He had sensed the light in all its pompous righteousness, spreading over the new found land like a sputtering torch. So enamored were these angels with their creation, yet not diligent enough to see it protected, Orcus mused. Indeed, he was acutely aware of the mountains to the northwest where the light of day was scared to tread, where no angels had set foot and where the shadows shed blood. He had not expected them to take form – at least, he wouldn’t have expected it had he not interfered – but their bloodthirsty brutality thrilled him. Orcus demanded blood – nay, the Throne demanded blood, and these manifestations of shadows were delivering souls in unending numbers.

“Orcsss…” spewed Orcus, forking his tongue like a serpent. The nepotism of naming these creatures after himself was not lost on him, but the Prince of Death was certain that it would be better that these angels know the name of their new deity as their wings were ripped from their backs.

Such blasphemy is not merely a tool of fear engineered to drive back the angels. No, by taking their wings it effectively mortalizes them. And unlike angels, mortals can be slain. Orcus smirked a most vile smirk as he relived the last war between Angels and Demons, turning his expression somewhat more sour as he remembered the outcome. The loss the demons had suffered at the hands of these divine creatures was harrowing, locking them back in the nine hells to suffer their wounds. Imperious in victory, the angels began a reign of peace in the cosmos, declaring an end to the cosmic war between darkness and light.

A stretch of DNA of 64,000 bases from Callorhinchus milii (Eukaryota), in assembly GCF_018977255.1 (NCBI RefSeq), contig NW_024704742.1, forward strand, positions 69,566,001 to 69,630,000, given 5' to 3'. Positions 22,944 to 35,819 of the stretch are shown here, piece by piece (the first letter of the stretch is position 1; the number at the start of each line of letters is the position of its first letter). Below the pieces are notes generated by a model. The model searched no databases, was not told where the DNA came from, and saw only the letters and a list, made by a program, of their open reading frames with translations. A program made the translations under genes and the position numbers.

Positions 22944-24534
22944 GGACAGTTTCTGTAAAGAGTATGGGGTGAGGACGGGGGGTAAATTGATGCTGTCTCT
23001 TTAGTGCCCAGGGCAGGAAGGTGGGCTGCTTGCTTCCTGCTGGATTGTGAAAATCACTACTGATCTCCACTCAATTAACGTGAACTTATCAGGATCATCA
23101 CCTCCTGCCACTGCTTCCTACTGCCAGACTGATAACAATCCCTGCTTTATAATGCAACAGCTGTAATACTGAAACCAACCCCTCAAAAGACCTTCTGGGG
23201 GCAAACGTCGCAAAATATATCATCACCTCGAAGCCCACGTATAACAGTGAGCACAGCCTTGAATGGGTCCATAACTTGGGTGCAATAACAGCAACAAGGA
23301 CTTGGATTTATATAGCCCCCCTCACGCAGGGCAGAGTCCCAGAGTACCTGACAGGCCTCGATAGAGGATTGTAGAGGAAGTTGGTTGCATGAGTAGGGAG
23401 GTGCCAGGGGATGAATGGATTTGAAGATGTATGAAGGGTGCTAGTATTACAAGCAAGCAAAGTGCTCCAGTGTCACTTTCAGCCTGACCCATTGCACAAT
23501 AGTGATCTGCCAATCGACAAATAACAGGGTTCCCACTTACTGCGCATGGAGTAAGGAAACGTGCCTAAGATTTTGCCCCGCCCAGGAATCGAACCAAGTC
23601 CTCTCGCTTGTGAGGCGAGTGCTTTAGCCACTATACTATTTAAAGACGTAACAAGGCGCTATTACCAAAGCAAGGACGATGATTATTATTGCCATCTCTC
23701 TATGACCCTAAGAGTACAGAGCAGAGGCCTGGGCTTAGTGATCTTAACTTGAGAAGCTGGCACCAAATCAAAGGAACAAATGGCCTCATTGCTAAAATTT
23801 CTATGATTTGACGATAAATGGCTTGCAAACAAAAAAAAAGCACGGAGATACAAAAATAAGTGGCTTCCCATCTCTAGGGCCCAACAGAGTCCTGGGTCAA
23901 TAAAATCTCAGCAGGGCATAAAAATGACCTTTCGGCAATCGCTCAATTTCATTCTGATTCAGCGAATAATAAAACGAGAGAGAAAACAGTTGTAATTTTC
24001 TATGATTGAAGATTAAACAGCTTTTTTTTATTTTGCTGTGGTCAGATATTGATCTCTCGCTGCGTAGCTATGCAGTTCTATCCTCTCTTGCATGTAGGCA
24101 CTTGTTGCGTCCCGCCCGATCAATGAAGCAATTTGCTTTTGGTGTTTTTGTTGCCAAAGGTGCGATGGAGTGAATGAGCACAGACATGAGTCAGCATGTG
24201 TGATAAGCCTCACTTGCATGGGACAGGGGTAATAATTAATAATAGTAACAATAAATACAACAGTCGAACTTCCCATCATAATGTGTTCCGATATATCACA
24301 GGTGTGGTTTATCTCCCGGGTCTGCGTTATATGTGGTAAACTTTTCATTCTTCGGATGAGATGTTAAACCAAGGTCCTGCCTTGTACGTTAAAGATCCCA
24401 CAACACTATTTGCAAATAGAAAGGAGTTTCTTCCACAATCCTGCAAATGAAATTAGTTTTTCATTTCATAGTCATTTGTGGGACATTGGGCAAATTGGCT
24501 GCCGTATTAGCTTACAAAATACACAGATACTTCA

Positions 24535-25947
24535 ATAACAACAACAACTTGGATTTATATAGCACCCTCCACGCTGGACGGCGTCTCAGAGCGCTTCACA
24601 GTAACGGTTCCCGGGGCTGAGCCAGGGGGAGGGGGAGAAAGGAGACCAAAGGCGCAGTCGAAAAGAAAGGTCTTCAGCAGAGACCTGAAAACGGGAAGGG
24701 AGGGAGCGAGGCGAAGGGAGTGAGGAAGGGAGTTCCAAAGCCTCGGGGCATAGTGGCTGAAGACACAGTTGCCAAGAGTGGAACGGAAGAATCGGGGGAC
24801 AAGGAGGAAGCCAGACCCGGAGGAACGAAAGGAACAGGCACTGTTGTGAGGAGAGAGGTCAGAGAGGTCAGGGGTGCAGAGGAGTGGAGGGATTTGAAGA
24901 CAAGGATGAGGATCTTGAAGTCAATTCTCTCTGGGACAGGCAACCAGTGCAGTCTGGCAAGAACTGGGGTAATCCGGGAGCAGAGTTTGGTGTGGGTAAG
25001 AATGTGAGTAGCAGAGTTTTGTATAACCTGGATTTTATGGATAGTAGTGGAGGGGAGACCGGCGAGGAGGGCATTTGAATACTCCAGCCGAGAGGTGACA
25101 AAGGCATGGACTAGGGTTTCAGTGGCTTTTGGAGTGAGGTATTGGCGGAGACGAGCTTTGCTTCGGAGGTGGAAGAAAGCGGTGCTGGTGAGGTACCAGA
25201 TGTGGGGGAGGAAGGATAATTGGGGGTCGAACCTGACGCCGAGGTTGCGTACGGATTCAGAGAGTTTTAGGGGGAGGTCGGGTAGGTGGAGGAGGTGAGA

Fools.

It was not for many years that Orcus noticed the flow of souls from Lothien dwindle. Like a leaky tap finally being seen to, the steady flow of death was beginning to drip to a halt. Concerned at the possibility of the light’s involvement in such affairs, Orcus cast his eye to the most blighted part of Lothien. Scrying was a dangerous affair, but he had grown confident that the High Heavens would not be expecting anyone nosing around such a lightless passage. It did not take him long to find what he sought.

Towering, imposing and radiating death. This was no normal creature – or Orc, as they had come to be known. Hands clasping detached limbs, the sickly smell of blood was palpable around these mountains. The figure turned and faced Orcus directly – almost at the same height – and revealed a face masked with a finely cracked skull, devoid of a jaw but marked with a blood-stained hand.